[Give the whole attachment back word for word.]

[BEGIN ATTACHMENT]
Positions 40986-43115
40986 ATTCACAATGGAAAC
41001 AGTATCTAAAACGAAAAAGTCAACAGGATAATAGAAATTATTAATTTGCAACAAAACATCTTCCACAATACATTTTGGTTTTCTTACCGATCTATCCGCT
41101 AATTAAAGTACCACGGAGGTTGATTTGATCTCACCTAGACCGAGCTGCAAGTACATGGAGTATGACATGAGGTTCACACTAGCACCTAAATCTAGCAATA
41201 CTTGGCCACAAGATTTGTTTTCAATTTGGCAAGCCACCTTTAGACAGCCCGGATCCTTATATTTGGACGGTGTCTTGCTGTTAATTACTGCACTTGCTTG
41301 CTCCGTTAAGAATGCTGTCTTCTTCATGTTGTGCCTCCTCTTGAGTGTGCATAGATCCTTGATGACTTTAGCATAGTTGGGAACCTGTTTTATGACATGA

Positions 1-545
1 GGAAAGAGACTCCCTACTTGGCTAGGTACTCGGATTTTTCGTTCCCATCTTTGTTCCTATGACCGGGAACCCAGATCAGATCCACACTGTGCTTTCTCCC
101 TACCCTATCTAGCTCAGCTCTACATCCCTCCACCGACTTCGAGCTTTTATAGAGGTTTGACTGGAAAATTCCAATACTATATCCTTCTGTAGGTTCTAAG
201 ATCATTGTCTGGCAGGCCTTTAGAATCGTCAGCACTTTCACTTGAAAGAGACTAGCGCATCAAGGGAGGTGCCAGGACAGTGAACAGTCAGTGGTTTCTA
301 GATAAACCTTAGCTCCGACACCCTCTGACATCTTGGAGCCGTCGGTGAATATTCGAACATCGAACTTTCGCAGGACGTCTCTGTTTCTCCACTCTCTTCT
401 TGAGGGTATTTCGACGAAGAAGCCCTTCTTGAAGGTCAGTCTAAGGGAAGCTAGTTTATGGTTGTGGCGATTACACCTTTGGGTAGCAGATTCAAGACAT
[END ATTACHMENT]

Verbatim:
Positions 40986-43115
40986 ATTCACAATGGAAAC
41001 AGTATCTAAAACGAAAAAGTCAACAGGATAATAGAAATTATTAATTTGCAACAAAACATCTTCCACAATACATTTTGGTTTTCTTACCGATCTATCCGCT
41101 AATTAAAGTACCACGGAGGTTGATTTGATCTCACCTAGACCGAGCTGCAAGTACATGGAGTATGACATGAGGTTCACACTAGCACCTAAATCTAGCAATA
41201 CTTGGCCACAAGATTTGTTTTCAATTTGGCAAGCCACCTTTAGACAGCCCGGATCCTTATATTTGGACGGTGTCTTGCTGTTAATTACTGCACTTGCTTG
41301 CTCCGTTAAGAATGCTGTCTTCTTCATGTTGTGCCTCCTCTTGAGTGTGCATAGATCCTTGATGACTTTAGCATAGTTGGGAACCTGTTTTATGACATGA

Positions 1-545
1 GGAAAGAGACTCCCTACTTGGCTAGGTACTCGGATTTTTCGTTCCCATCTTTGTTCCTATGACCGGGAACCCAGATCAGATCCACACTGTGCTTTCTCCC
101 TACCCTATCTAGCTCAGCTCTACATCCCTCCACCGACTTCGAGCTTTTATAGAGGTTTGACTGGAAAATTCCAATACTATATCCTTCTGTAGGTTCTAAG
201 ATCATTGTCTGGCAGGCCTTTAGAATCGTCAGCACTTTCACTTGAAAGAGACTAGCGCATCAAGGGAGGTGCCAGGACAGTGAACAGTCAGTGGTTTCTA
301 GATAAACCTTAGCTCCGACACCCTCTGACATCTTGGAGCCGTCGGTGAATATTCGAACATCGAACTTTCGCAGGACGTCTCTGTTTCTCCACTCTCTTCT
401 TGAGGGTATTTCGACGAAGAAGCCCTTCTTGAAGGTCAGTCTAAGGGAAGCTAGTTTATGGTTGTGGCGATTACACCTTTGGGTAGCAGATTCAAGACAT